By: Dr. Jonathan WoodArbovirus infections in Maine?(A mosquito-borne virus is called an “arbovirus”)This week, the Maine CDC released an alert about finding the Eastern Equine Encephalitis virus (EEE) in one of their “mosquito pools” in mid-July. This is the earliest in the season that such a virus has been isolated in Maine. West Nile Virus (WNV) and EEE are two important causes of seasonal mosquito-borne viral encephalitis in the northeast. These viruses which infect humans through mosquitos are called “arboviruses” and are worthy of our attention.In 2012, there were over 5600 proven cases of WNV in the US, about 50% of which affected the nervous system. 60% of “neuroinvasive” cases were hospitalized and 1% died. There was one case of neuroinvasive disease in Maine, which suggests that there were 30-70 non-neuroinvasive cases that were not diagnosed.EEE is much less common, with only 15 proven cases nationally in 2012. However, all of these affect the brain and 9 of 15 occurred in New England. This is a very serious disease with a death rate of 36-70%. Vermont, New Hampshire, and Massachusetts have already isolated arboviruses in 2013. These were mostly isolated from mosquitos, but also from horses and, in the case of New Hampshire, from humans. Again, these viruses can cause severe brain and nervous system disease. Since there is no specific treatment for these viruses, preventing transmission is very important. The Maine CDC suggests the following for preventive measures to protect against WNV, EEE, and other arbovirus infections:• Use an EPA approved repellent when outdoors, especially around dawn and dusk – always follow the instructions on the product’s label • Wear protective clothing when outdoors, including long-sleeved shirts, pants, and socks • Use screens on your windows and doors to keep mosquitoes out of your home • Avoid being outdoors at dawn and dusk when many species of mosquitoes are most active • Drain artificial (non-natural) sources of standing water It has been a bad year for rain and mosquitos, as any walk in the woods or visit to camp will attest. Keep safe and keep the mosquitos away! Be smart!More Information: More information on arboviral illness is available at Maine CDC’s Vector-Borne Disease website at http://www.maine.gov/dhhs/mecdc/infectious-disease/epi/vector-borne/index.shtml. Information on pesticides and repellents is available at the Maine Board of Pesticides Control website at http://www.maine.gov/agriculture/pesticides/public/index.htm#mosquito.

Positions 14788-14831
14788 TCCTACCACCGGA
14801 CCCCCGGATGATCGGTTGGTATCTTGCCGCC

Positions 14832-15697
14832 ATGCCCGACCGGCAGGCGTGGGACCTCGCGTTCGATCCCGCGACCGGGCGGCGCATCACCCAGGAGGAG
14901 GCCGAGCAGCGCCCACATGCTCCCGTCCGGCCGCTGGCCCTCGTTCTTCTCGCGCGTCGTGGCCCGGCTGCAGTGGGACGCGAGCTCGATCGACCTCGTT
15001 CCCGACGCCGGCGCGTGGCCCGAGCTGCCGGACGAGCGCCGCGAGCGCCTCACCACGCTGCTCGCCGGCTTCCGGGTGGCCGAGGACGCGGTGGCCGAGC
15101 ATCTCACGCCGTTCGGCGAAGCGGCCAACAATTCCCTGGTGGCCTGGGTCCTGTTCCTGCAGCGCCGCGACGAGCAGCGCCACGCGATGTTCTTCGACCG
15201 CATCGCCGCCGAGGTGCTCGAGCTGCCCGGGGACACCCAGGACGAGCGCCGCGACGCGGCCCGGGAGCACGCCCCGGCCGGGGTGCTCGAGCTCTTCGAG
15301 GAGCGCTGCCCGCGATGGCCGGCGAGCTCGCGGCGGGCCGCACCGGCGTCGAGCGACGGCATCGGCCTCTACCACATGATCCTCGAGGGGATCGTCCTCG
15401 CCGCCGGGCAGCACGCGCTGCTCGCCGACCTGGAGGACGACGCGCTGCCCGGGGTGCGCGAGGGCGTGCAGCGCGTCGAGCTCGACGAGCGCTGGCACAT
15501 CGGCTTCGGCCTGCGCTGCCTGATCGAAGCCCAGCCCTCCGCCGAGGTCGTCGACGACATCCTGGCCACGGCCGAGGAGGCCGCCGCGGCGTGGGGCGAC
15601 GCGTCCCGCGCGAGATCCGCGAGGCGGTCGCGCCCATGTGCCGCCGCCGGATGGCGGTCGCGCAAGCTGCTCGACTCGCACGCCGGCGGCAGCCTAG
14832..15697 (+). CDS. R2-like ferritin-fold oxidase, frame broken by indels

By- Dr. David PrescottShould You Share Your Problems With Others? People who struggle with excessive anxiety or depression often face a dilemma. Should they talk about their concerns with other people? On the one hand, other people are sometimes able to help us to gain a fresh perspective that helps break up our worry or sadness. On the other hand, talking about a problem over and over may lead a person to conclude that their life is truly sad and that there is no solution. The Argument in Favor of Talking About Problems: One line of psychological research suggests that getting support and encouragement from others helps people with depression or anxiety work through their feelings. Particularly with depression, people often become excessively isolated and withdrawn. Historically, psychologists and counselors have encouraged people to share their difficult feelings and worries. The theory goes that keeping things bottled up inside you will only make things worse. The Argument Against Talking About Problems: On the other hand, telling a friend or family member about your worries and sadness may backfire. Reactions can vary from unsympathetic to critical or harsh. In some cases, repeatedly talking about your unhappiness may reinforce the idea that your life is in tough shape. Recent research suggests that for teenage girls, talking frequently with a close friend about personal worries actually make depression and anxiety worse, through a dynamic called co-rumination. Co-rumination is defined as the tendency to spend too much time talking over problems and dwelling on negative feelings. It appears that co-rumination leads people to feel worse, rather than better. Sometimes, talking repeatedly about a problem or negative situation can eventually drive friends away. Finding A Middle Ground for Talking About Your Problems: Like many things affecting your mental health, the best approach to talking your problems with others is to find a middle ground. People who feel isolated and alone would probably benefit from reaching out to others. However, if you find yourself stuck in a rut, having the same conversation about the same worries or negative events repeatedly, a change in tactic is probably in order. Tips for How to Constructively Talk About Anxiety and Depression: One solution to the dilemma of whether or not it will help to talk with others about your worries or depression, is to strive to have your conversations end up in a constructive or positive place. Characteristics of helpful conversations include: · Identify Small Steps Towards Action: Simply describing negative feelings such as excessive anxiety or depression may not help you feel better. Rather, think of a small step you could take to do something different to cope with your feeling or situation. · Challenge your negative thinking: The feelings we have about others or about an event in our life depend on the lens through which we view them. Challenge your typical ways of looking at other people or other events. Is there a more positive way to view things? · Let go of unattainable goals: Sometimes our frustrations come from setting a goal that is unrealistic or beyond our control. For example, your solution to cope with a person who criticizes you may be for that other person to change their attitude. Changing someone else is usually unattainable, or at least unrealistic. Try to shift your goal to something that you can control. · Distract Yourself From a Problem or a Worry: Try not to have the same worrisome conversation over and over. If you and a friend seem to always end up talking about the same problematic people or situations, purposefully direct your conversations to another topic. Or better yet, go do something to take your mind away from your worries. For More Information: American Psychological Association “Psychology Topics”: http://www.apa.org/topics/depress/support.aspx